The Glencoe Massacre - Was It What It Seemed to Be?


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Three hundreds years ago, a government inspired act of total savagery attempted to clear out all the clan people in Glencoe for all time. Soldiers were to kill the men in their beds, as they lay sleeping in the middle of the night.

The Massacre of Glencoe has gone down in history as one of the most appalling acts of genocide in the history of Britain.

In Scotland, murder has always been a dreadful crime But there is a worse crime in the Highlands, much worse. It is called Murder under Trust. That’s what it was. That’s why the Massacre of Glencoe has reverberated so strongly in history.

But, the truth is, despite the stories handed down it was not a massacre. Most of the Campbells got the people to safety.

It wasn’t a massacre. An atrocity, yes. An early attempt at ethnic cleansing, yes. Horrible, yes, an abomination of Highland hospitality yes, but a massacre no. A massacre means a mass killing and this was not that - although the government plotters intended it to be.

It was not a Clan fight and most of the Campbells wouldn’t do it. Oh, some of them did, but the clan was set up to take the blame.

The Government plotters originally planned to include many other clans, but only the Glencoe McDonalds provided the excuse.

King William signed the orders in England but later washed his hands of the whole thing and claimed to know nothing of it. That’s politics for you.

The facts

The atrocity occurred at 5.00am on February 13, 1692 when some of the 135 men in the Argyll regiment, who had been billeted for 11 days with McDonald families in the little Glencoe communities and receiving hospitality, turned on them after receiving orders to kill all the MacDonald men below the age of 70. The regiment were not all Campbells. Only a few were professional soldiers.

The Captain of the troop, Robert Campbell of Glenlyon who was 60, seems to have been deliberately chosen as a shambles of a man by all accounts, a drunkard, who had recently taken his army commission to help to clear his large gambling debts. He discovered his mission only the night before, when he was given his orders, by a Major Robert Duncanson. This major seems to be a key figure who kept well out of it himself. He had command of more troops who were billeted at what is today’s Ballachulish House.

More telling facts

The killings began with gunfire. That is a sure way of the soldiers warning everyone up the glen that trouble is about. That was clearly deliberate. Swords and daggers would have been far quieter and more effective and would have seen off half of the targets before the MacDonalds were roused. They were at close quarters, for goodness’ sake.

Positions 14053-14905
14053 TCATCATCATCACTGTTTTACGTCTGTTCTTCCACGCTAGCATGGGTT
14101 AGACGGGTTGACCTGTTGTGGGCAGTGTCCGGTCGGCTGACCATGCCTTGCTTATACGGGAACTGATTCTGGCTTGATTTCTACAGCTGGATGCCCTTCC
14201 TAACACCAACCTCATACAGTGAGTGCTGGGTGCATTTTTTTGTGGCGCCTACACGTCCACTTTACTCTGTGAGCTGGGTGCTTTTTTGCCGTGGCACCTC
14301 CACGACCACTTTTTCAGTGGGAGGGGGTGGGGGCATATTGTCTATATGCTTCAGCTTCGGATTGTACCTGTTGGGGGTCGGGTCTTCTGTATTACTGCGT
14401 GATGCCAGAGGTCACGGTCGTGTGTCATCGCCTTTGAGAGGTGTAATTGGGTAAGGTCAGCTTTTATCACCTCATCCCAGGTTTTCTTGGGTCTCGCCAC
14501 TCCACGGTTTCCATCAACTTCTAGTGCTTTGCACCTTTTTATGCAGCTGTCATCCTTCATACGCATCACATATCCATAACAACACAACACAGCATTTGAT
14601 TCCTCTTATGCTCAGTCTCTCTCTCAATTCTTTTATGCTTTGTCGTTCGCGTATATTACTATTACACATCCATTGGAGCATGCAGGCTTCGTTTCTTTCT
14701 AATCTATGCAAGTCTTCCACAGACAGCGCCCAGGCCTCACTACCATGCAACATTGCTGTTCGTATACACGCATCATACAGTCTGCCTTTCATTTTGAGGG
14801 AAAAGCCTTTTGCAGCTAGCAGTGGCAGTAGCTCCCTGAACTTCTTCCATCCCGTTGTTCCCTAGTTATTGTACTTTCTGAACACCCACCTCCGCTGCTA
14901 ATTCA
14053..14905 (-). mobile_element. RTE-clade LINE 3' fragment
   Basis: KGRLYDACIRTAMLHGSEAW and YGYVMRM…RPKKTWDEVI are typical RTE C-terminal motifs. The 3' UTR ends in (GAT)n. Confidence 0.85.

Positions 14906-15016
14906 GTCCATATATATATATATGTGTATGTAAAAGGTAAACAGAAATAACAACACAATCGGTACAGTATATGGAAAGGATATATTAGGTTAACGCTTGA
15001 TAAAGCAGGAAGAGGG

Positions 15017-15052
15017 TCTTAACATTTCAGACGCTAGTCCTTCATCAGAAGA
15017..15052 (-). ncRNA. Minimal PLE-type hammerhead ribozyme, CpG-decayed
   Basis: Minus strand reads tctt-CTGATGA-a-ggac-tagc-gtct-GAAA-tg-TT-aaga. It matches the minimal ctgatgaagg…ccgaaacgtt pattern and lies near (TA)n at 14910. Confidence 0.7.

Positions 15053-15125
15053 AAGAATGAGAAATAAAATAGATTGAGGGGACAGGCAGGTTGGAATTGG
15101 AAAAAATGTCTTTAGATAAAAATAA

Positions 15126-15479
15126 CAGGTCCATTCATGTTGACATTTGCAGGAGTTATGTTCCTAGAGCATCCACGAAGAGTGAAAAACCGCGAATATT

It is thought that there were about 200 McDonald men in Glencoe. The total population was a little bigger than it is to-day, but more spread out. Yet only 39 were killed. After a surprise attack before dawn, as they all lay sleeping in their beds, with soldiers outside, in their yards and they succeeded in killing only 39? If the soldiers killed three McDonalds each, then only 13 soldiers were needed to do the job. They probably just used the usual psychos and case-hardened non-commissioned officers to do it. The rest must have fired into the air.

These soldier lads couldn’t do it. Not in any way. The person who had cooked for them for the past ten days was like their own mother. They had laughs with the boys, who worked on the farm just as their own brothers worked. They eyed the girls, and vice versa. Then they are told suddenly to get out their swords and rifles and kill all the men – it can’t be done. And they did not do it. They made sure the families were warned. – the soldiers got the blame for it, just the same.

It was known that two of Glenlyon’s lieutenants refused to carry out the murders and broke their swords. They were later prosecuted and freed. Also, according to tradition, the family of Campbell of Airds at Castle Stalker helped many of the fugitives.

Glenlyon himself, the commander of the troops was moved to mercy on two occasions: but both young McDonald men were promptly murdered by Duncanson.

Another telling fact